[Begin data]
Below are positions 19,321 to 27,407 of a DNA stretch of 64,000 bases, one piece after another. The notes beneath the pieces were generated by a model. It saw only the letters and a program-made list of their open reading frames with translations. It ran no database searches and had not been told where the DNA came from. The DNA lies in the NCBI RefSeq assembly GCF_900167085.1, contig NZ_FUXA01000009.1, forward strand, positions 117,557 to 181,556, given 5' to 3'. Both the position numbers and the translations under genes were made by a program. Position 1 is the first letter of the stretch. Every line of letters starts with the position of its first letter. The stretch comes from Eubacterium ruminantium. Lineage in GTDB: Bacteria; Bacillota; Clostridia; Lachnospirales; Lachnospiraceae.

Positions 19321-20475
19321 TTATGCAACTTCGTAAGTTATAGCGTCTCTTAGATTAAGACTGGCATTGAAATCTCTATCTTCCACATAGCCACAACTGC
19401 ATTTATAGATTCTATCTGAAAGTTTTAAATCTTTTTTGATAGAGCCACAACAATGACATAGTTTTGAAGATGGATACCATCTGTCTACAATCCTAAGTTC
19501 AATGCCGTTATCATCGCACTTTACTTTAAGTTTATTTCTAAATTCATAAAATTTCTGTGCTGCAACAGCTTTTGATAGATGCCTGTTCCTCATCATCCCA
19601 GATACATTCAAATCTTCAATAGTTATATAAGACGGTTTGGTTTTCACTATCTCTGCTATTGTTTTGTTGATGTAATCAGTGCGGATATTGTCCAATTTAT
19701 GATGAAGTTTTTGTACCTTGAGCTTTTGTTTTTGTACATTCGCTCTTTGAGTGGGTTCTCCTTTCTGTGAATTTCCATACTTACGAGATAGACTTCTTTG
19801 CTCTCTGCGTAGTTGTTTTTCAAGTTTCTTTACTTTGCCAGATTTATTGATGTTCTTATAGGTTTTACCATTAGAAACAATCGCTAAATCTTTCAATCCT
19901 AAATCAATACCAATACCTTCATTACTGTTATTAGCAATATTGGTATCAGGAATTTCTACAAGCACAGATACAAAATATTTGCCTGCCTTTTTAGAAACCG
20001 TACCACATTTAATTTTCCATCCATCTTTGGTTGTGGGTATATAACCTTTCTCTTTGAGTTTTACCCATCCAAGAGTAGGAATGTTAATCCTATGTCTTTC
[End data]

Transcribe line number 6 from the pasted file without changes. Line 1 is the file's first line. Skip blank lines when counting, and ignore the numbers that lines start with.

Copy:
19601 GATACATTCAAATCTTCAATAGTTATATAAGACGGTTTGGTTTTCACTATCTCTGCTATTGTTTTGTTGATGTAATCAGTGCGGATATTGTCCAATTTAT